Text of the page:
"That's your insight? That Jesus was talking to himself?"

"Yes. We all are. All of the time."

More silence passed. These silences were not awkward with the stranger. They seemed to both reach the need for pause at the same time. There was more wind now and Jackson was scratched by the sand it kicked up. None of this, however, seemed to touch the stranger.

Jackson said, "When I was a kid – I grew up in the city – and I would have this nightmare that the world was turning into concrete. That it was spreading over everything. The funny thing is, this nightmare was basically the same thing I would fantasize about during the day. Only in my daydreams it was great because everything – lawns, parks, trees – was paved. Which meant I could skateboard on it. I remember just staring out the windows at school all day, picturing riding all of those great shapes. But in my nightmares it was terrible because I was turning into concrete too, and my parents would be waking me up. They'd tell me I'd been crying and saying, 'I can taste it! I can taste the concrete in my mouth!'" Jackson laughed but the stranger just listened.

"And here I am, twenty years later, and I'm doing the exact same thing. Only I'm out here, in this desert, and I think the world is turning to sand. I would say I lack imagination."

The stranger, who was fading, still said nothing. The wind whipped meanly, sweeping more sand into Jackson eyes, and tiny blue veins of static crackled in the kicked-up dust.

"Genie, where are you going?"

That night Jackson slept well, thick and without dreams. It was as if his body had stopped making them the way women's bodies stop making estrogen later in life, when the ovaries have no more magic to perform. He had woken in the black minutes before dawn feeling more rested than he could remember. He sat on the edge of his bed now, before a mirror, showered and dressed in his only clothes. His stomach was empty but not hungry. He had an overwhelming sense of rightness; of satisfaction, not just with his physical body, but his entire self. It seemed to him this morning that his hair was the perfect length for his face, not too long or too short. That he was the right weight. He felt a rightness about his understanding, too; that a day more of life experience would have soiled his truth; any less and it would be incomplete. His head was free of music; his thoughts of distraction or detail. He felt none of the usual habitual impulses to touch his dick or floss his teeth. He was like a piece of fruit on the verge of ripeness, about to be detached from the tree. Before leaving he stopped and picked up the pen to write something on the stationary but couldn't think of anything and set it back down before walking out.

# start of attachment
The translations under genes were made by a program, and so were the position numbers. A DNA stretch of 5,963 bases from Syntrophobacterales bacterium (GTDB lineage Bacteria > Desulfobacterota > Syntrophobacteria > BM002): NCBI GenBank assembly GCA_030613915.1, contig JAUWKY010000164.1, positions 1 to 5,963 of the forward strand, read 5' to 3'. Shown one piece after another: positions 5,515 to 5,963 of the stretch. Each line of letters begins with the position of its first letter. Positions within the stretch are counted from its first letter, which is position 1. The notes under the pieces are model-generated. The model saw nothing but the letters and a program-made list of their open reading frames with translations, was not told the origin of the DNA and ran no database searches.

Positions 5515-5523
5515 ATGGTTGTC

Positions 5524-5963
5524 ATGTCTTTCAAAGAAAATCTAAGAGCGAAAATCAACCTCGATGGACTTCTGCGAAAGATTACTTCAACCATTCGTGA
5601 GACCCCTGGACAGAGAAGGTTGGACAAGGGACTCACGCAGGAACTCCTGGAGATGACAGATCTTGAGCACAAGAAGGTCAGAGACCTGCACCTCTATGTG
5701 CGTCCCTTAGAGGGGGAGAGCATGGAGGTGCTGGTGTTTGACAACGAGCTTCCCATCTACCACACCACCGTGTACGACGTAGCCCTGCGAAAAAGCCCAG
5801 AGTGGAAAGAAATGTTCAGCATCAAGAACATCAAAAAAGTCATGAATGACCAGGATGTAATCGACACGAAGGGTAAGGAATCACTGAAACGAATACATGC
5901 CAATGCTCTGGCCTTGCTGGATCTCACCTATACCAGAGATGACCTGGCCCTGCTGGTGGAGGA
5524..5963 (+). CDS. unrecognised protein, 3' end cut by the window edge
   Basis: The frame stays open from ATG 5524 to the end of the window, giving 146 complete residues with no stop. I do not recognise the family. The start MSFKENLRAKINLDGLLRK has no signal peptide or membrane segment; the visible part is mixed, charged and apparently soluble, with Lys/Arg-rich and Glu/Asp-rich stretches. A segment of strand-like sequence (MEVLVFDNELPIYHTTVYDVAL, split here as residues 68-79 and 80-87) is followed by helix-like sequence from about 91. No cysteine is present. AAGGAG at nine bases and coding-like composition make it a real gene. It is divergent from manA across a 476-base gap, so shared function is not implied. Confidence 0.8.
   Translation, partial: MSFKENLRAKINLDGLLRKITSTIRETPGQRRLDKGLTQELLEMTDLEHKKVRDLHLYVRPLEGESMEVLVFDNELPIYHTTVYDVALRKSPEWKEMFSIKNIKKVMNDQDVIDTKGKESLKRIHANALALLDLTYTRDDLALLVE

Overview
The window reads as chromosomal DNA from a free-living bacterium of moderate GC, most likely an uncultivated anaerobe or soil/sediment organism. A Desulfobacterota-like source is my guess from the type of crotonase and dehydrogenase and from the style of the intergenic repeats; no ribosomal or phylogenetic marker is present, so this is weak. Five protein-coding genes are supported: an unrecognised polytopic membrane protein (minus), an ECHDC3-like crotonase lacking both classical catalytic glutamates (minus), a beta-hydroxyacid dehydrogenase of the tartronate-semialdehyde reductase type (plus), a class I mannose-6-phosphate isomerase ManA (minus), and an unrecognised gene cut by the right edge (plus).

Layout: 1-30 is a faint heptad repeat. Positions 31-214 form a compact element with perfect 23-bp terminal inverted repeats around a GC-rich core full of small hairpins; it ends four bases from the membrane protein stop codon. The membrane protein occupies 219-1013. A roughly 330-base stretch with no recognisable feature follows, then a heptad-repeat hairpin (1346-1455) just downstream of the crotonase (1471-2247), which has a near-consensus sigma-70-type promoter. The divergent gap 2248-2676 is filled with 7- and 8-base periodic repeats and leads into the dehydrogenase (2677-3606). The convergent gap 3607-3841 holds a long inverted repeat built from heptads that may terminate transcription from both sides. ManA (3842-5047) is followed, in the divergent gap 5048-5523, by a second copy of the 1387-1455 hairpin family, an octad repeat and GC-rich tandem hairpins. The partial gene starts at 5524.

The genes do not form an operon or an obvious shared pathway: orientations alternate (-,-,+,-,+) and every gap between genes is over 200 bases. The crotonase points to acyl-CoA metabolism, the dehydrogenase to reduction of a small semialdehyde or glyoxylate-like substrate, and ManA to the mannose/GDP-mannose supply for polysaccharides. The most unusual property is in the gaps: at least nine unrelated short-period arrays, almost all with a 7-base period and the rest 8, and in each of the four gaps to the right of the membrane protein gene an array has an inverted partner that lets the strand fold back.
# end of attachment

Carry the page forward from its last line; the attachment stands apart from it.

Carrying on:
As he made his way toward the catapult, he tried not to stare at his fellow guests, many of whom were still in last night's black tie. Some looked worse off than others, with half-removed makeup on pale faces of shock, squirrelly, uncombed hair, missing earrings, half zipped dresses – there was one man who, defying belief, had switched into golf shorts and sandals while leaving the top half of his tux in tact – and a good many more who simply wore the defeated uniform of middle-class leisure; ill-fitting shorts and T-shirts, as if dressed for dirty work. They marched unkempt through the halls looking like the washed-up passengers of a cruise ship that had wrecked mid-ball. Jackson felt a satisfaction with his own clothes, which, unremarkable as they were, lent him comparative dignity. Because he was Jackson, he doubted the motivations of the rest. He wished they weren't here and as they walked he imagined and resented their rash annihilation fantasies, petty spirits, and dearths of imagination. They were soiling the white sheet of his perfect act like the crude peripherals of an otherwise tidy dream. But he had a genius for loneliness and soon he was able to drown them out, coddling himself in a familiar inner sanctuary where life sought his permission. In this place, before something could be right or wrong, before it could please or pain him, it faced the lasers of circumspection of the wounded judge, covered in burn scars and cruel from love. From here he was safe to rejoin his own heart and, eventually, the others as well. He knew that they were, all of them, alone to understand this world, and if he rejected them as deficient gods, he still felt linked to them as animals.

Outside, the seep of twilight was easing the desert into detail. He heard soft crying and squinted admiringly at the morning, which was already warm. As he stepped in line for the catapult his mind was clear with a second wind of resolve.

Jackson was the ninth person to be launched that morning. When it was his turn he slid out clumsily into the massive sag of fabric and padding that formed the catapult's basket. Once in, there was nothing to do but lay down on his back. In its center it sunk so low that you couldn't see anything but the basket and the sky above. He lay there calmly and looked up at the pool of light blue, ready to dive in. Then, there was a metallic tearing sound and he was hurled heavenward at hundreds of miles per hour. The thwarting world, which had resisted him passively at every turn, now fought him outright and his face bubbled back against the pressure. Within seconds his vision went red as the capillaries in his eyes burst like pomegranate juice and he left the world the way he came in; weightless, confused, and blinded by blood.